Proteomic response of inflammatory stimulated intestinal epithelial cells to in vitro digested plums and cabbages rich in carotenoids and polyphenols.
- Public Health Research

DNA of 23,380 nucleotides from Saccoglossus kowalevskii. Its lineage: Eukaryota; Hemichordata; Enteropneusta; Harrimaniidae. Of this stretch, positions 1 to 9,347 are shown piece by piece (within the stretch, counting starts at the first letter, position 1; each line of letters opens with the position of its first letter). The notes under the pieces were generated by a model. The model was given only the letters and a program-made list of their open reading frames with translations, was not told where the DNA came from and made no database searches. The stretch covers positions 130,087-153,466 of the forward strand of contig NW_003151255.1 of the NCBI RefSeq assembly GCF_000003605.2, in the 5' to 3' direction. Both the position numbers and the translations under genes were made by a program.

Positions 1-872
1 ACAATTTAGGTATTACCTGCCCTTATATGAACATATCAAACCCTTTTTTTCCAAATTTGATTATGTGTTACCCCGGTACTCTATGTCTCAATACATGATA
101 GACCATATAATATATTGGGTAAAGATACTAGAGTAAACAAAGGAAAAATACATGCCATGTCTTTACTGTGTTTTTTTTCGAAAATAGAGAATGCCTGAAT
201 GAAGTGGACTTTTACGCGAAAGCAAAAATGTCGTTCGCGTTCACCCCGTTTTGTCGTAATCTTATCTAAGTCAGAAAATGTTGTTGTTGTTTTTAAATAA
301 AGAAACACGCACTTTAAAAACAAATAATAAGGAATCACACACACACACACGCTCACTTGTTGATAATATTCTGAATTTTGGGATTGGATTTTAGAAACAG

Due to their anti-oxidant and anti-inflammatory potential, polyphenol and carotenoid-rich plant foods have been suggested as promising phytochemicals in the prevention of or as adjuvants regarding inflammatory bowel diseases (IBD). In the present study, we investigated whether plum (Italian Plum, Prunus cocomilla), or cabbage (Kale, Brassica oleracea var. sabellica), selected for their high phytochemical content, are able to reduce inflammation in cellular models of the intestinal epithelium, employing proteomic methods. For this purpose, plum/cabbage (carotenoid content: 1.9 mg per 100 g resp. 13 mg per 100 g; polyphenol content: 83 mg per 100 g resp. 27 mg per 100 g) were gastro-intestinally digested, and aliquots exposed (18 h) to either a monoculture (Caco-2) or a triple culture (Caco-2/HT-29-MTX (90 : 10, v/v) with THP-1 like macrophages), stimulated (with LPS, TNF-alpha, and IL-1beta) to induce inflammation. Cells (Caco-2, Caco-2/HT-29-MTX, and THP-1) were then harvested separately, and proteomic analyses of total cell extracts were carried out by 2D-DIGE. In the monoculture, 68 protein-spots were significantly (p < 0.05, expression ratio >1.5) differentially regulated due to the Kale and Italian plum digesta, and in the co-culture 206 protein-spots, compared to digesta without plum/cabbage. These belonged to 27 (monoculture) and 76 (coculture) uniquely identified proteins, suggesting the coculture to be a more sensitive model. Proteins included antioxidant enzymes such as catalase, superoxide dismutase and glutathione-S-transferases. Only 3 proteins were differentially regulated in the THP-1 cells, perhaps as these were only indirectly exposed. The results show promise regarding some aspects related to IBD complications, however, employing phytochemical-rich food items should be further investigated in in vivo trials.